While the case, he has faced Douvan twice and both times come out badly on the wrong side. The son of Lando has to make up 11 lengths on their Arkle meeting and 32 lengths on their clash at Aintree.
To be fair to Fox Norton, he ran a perfectly good race at last year’s Cheltenham Festival before a combination of soft ground, poor early positioning and never being able to land a blow contributed to his heavy Merseyside defeat.
This season he has looked a completely different proposition, however. He was so far ahead of his 146-rated mark in a handicap at Cheltenham in October, the field couldn’t even lead him to the top of the hill. From there, he coasted to a hugely impressive 11 lengths victory before taking a step up in grade in his stride.
In winning the Grade 2 Shloer Chase by nine lengths on his next start, Fox Norton put himself firmly in the Champion Chase picture. Now best-priced 8/1, we haven’t seen the Tizzard inmate since, connections reporting he tore the hair off the back of a tendon and he needed rest.
He is due to reappear in what could be a blockbuster renewal of the Game Spirit at Newbury against the likes of brilliant novice Altior and former Champion Chase winner Sire De Grugy. We’ll have to see how he goes there on the back of an interrupted training period.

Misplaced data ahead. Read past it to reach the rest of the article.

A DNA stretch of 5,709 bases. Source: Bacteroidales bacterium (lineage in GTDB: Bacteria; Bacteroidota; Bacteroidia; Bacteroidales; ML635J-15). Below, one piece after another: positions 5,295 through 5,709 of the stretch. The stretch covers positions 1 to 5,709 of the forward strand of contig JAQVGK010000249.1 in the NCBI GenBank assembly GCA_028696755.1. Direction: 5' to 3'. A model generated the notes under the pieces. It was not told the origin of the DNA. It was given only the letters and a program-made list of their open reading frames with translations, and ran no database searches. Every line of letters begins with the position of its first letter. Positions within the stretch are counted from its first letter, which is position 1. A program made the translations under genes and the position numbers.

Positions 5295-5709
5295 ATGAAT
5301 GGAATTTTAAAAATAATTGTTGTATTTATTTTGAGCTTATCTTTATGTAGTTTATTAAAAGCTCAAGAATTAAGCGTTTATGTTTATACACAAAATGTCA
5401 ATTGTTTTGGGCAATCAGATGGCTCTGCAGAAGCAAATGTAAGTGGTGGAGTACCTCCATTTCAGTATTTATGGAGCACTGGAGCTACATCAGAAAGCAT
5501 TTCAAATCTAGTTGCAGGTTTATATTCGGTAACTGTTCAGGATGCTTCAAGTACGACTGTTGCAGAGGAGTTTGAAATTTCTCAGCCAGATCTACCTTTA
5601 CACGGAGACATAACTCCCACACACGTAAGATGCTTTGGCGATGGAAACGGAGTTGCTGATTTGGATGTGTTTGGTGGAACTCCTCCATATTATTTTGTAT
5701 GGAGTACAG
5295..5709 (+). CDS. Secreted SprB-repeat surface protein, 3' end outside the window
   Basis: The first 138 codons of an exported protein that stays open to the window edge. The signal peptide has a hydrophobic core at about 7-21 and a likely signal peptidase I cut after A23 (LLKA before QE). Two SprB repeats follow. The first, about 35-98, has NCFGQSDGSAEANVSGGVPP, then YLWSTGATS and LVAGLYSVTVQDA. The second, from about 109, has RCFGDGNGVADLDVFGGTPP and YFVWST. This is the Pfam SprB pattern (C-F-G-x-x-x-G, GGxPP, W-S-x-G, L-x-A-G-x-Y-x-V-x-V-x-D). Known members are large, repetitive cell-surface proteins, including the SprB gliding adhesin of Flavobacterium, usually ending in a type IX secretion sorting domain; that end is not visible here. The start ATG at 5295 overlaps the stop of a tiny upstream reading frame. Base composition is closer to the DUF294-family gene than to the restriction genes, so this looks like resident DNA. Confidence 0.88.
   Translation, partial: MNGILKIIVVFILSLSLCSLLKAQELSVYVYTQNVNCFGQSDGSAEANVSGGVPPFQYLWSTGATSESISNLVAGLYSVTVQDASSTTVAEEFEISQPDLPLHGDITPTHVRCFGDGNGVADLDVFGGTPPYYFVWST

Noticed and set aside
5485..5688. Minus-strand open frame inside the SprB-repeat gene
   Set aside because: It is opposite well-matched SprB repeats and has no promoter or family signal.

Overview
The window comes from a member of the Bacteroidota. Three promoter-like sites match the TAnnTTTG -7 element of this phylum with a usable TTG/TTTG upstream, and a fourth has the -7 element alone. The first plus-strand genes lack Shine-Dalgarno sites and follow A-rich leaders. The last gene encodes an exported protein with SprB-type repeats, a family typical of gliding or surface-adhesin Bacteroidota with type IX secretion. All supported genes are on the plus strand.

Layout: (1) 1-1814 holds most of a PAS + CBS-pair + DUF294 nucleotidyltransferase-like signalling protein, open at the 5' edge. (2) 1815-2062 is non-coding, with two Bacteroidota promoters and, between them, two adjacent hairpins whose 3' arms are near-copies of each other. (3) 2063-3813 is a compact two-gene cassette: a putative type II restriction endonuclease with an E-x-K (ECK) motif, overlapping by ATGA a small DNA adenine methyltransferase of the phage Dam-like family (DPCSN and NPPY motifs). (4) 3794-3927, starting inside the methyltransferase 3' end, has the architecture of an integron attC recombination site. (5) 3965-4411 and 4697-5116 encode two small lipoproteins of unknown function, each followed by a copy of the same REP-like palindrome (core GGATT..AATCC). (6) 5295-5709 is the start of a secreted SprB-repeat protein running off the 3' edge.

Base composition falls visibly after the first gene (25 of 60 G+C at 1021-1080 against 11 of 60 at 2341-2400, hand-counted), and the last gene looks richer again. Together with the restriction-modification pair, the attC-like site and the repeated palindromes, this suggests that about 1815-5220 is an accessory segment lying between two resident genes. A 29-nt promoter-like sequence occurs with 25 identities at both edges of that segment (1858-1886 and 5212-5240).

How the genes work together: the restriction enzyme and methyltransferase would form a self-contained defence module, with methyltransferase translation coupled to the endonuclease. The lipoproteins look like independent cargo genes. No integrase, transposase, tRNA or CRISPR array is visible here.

Best of the Rest
Small fields have sadly been a mainstay of recent Champion Chase renewals and this year – especially if Douvan runs – will probably be no different. Of the 28 currently entered, it is highly unlikely the likes of Altior, Black Hercules, Champagne Fever, Sizing John, Un De Sceaux, Uxizandre and Vroum Vroum Mag will run here.
Many entered simply don’t look good enough, have well-being to prove and hold entries in other races. With that being the case, it’s a nice race to play in at this stage and some serious each-way value could be obtained.
The standout value horse on the pick of this year’s form has to be Sir Valentino (40/1). One of two Tom George equines entered – the other being God’s Own – the eight-year-old has returned this season the near complete article.
He’s now run 19 times over fences and looks quite exposed in comparison to some entered, but on his sixteenth chase start, he showed improvement and maturity. A fine, big horse, the son of Early March may just have clicked mentally and physically this season. His win – on top of two other good runs – in the Haldon Gold Cup at Exeter has officially seen him improve 11lb from 147 to 158.